FOR AS LONG as presidents have been proclaiming a national day of thanks, editorial writers have been dutifully opining on the many reasons this country has to count its blessings. After all, that task is much easier here than for people in some parts of the world.
Sure, we have our problems, from the seemingly steady erosion of civility in public and private life to the sad dramas evident in hungry faces on city streets. But Americans are optimistic people. Despite our problems, we persist in believing that things can improve, that with persistence, patience and hard work, we can make this world a better place.
Yet however innate, that optimism sometimes gets smothered by the cares of an imperfect world. This holiday, which all Americans share, can seem a tired ritual, more valuable for offering a respite from the daily rat race than for its spiritual
But the genius of Thanksgiving is that simply going through the motions of expressing gratitude can produce unexpected rewards. Thirty-five years ago, Edgar Jones, one of The Sun's most distinguished editorial writers, learned of one such incident, which occurred in a classroom somewhere in this city. It is a reminder that, whatever our role in life, we can always make a difference.
Here, reprinted from The Sun of Nov. 21, 1960, is a story for the ages:
MRS. KLEIN was low in spirit as she told her first-graders, as in so many years past, to draw a picture of something for which they are thankful. She thought once again of how little to be thankful for these particular children, the mixed offerings of a progressively deteriorating neighborhood, actually had. She wondered what she herself in her lonely state would have drawn, the assignment were hers.
From her long experience as a teacher Mrs. Klein knew that when it came time to show the papers, most of the class would have drawn pictures of turkeys or of bountifully laden Thanksgiving tables. That was what the majority believed was expected of them. She also knew with certainty that Janey would draw a picture labeled "Mother," because Janey's mother would have expected it of her. As for Robert, he would draw a battleship because he was always drawing battleships (although his explanation would be as plausible as ever: battleships protect us and so they are something to be thankful for).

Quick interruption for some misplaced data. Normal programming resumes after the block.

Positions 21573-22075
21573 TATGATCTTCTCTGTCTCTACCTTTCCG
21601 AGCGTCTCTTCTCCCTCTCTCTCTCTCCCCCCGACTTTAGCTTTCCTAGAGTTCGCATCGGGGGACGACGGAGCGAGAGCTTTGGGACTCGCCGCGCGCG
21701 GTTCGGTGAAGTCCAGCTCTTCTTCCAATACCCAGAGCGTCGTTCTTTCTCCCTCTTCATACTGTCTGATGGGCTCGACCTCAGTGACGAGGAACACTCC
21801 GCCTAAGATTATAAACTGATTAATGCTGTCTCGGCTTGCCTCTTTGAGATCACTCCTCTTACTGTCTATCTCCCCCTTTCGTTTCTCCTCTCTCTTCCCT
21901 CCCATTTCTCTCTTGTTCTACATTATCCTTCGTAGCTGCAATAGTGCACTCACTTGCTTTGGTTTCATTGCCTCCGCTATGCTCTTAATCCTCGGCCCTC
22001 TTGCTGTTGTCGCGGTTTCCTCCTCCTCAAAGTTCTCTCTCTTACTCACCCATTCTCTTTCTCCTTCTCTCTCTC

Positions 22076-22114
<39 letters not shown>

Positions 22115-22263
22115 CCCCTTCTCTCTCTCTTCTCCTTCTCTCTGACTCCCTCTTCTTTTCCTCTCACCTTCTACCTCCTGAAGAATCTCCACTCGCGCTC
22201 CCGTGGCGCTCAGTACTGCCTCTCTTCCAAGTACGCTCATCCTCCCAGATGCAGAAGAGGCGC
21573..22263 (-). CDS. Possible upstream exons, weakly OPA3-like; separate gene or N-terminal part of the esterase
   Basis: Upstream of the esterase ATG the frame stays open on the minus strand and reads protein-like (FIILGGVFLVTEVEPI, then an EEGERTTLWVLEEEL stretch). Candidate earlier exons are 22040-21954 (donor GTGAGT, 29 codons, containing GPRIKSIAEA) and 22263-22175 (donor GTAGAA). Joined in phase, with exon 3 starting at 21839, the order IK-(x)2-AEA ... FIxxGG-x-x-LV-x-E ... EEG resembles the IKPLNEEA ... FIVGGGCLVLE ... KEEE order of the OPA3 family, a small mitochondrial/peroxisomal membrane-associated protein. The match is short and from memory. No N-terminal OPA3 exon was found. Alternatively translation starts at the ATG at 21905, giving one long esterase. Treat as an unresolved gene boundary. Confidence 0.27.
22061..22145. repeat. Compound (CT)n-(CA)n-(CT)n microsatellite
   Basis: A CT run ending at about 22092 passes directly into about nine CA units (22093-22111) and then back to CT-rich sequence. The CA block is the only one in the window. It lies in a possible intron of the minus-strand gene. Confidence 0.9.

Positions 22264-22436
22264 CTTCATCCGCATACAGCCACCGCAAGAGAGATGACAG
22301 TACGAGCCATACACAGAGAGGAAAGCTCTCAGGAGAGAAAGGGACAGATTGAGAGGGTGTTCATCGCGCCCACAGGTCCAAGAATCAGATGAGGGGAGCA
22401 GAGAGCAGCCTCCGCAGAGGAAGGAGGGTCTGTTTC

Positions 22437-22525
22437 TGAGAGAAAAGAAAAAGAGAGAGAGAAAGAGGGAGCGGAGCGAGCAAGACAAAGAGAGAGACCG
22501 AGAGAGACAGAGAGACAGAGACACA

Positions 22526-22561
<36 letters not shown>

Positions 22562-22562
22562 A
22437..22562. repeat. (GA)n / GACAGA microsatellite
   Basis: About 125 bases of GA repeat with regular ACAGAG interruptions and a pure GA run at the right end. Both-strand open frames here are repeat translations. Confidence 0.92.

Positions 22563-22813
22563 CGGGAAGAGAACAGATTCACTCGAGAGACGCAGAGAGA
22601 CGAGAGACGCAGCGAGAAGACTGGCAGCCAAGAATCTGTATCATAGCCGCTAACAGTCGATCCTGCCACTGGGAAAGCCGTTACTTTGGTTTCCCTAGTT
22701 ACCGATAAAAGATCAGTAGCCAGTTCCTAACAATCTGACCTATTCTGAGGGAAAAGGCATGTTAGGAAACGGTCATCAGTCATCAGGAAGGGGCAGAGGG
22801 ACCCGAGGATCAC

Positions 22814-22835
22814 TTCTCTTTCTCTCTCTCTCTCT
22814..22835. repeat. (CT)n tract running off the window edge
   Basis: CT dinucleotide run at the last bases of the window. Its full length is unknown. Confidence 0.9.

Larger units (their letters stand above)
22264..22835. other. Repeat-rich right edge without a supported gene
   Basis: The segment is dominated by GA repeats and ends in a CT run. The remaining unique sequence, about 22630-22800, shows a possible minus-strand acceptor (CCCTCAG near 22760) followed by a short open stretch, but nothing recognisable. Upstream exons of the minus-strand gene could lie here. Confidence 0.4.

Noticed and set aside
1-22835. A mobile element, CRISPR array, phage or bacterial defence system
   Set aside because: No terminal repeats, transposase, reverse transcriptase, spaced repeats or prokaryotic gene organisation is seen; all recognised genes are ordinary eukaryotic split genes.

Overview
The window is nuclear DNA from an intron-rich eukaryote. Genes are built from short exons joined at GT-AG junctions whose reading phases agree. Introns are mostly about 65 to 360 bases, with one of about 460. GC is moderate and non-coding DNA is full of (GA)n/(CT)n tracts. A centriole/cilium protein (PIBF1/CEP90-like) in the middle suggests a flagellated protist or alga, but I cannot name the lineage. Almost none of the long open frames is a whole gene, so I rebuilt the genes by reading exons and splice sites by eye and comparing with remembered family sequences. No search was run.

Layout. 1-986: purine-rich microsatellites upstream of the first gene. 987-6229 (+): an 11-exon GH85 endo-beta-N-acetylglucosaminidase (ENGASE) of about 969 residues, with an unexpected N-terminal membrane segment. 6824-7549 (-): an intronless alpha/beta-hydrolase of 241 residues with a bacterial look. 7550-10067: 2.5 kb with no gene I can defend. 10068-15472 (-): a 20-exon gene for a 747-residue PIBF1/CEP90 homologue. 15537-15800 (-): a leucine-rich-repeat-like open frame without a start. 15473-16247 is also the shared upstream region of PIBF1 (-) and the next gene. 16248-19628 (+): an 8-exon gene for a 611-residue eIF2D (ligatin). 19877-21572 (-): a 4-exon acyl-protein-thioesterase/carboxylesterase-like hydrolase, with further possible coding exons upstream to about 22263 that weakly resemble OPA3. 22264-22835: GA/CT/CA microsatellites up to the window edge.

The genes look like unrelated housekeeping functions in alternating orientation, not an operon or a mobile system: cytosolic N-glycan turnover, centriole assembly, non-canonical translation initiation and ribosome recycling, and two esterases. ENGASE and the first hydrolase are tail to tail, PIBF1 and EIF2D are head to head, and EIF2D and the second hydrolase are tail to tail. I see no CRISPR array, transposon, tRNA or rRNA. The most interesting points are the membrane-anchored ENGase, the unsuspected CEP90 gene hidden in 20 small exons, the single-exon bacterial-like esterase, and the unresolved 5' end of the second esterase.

What took Mrs. Klein aback was Douglas's picture. Douglas she looked upon as her true child of misery, so scrubby and forlorn, and so likely to be found close in her shadow as they went outside for recess. Douglas's drawing was simply this:
A hand obviously, but whose hand? The class had its own ideas, seemingly captivated by the abstract and surprising image. "I think, Teacher, that it must be the hand of God that brings us food," said one.
"A farmer," said another, "because they grow the turkeys."
"It looks more like a policeman, and they protect us."
"So do the battleship men." (This from Robert.)
"No, not a policeman; the crossing guard lady who helps us across the street."
"Mothers help children most of all." (Jane, of course.)
"It's Uncle Sam, Mrs. Klein. I remember a hand in the paper like that once, taking some children into a school."
"I think," said Lavinia, who was always so serious and final, "that it is supposed to be all the hands that help us, only Douglas could only draw one of them."
Mrs. Klein had almost forgotten Douglas in her pleasure at finding the class so responsive. He looked embarrassed now, and unwilling to explain to the class. When she had the others at work on their numbering, she bent over his desk, seeing again the raveled sweater against the dirty neck, and asked whose hand it was. Douglas barely mumbled, "It's yours, Teacher."
Back at her desk Mrs. Klein thought of how she must have taken Douglas by the hand from time to time. She often did that with the children, and Douglas was usually standing silently by. But that it should have meant so much. Perhaps, she reflected, this was her Thanksgiving, and everybody's Thanksgiving. Not the material things given unto us, but the chance in whatever small way to give something to others.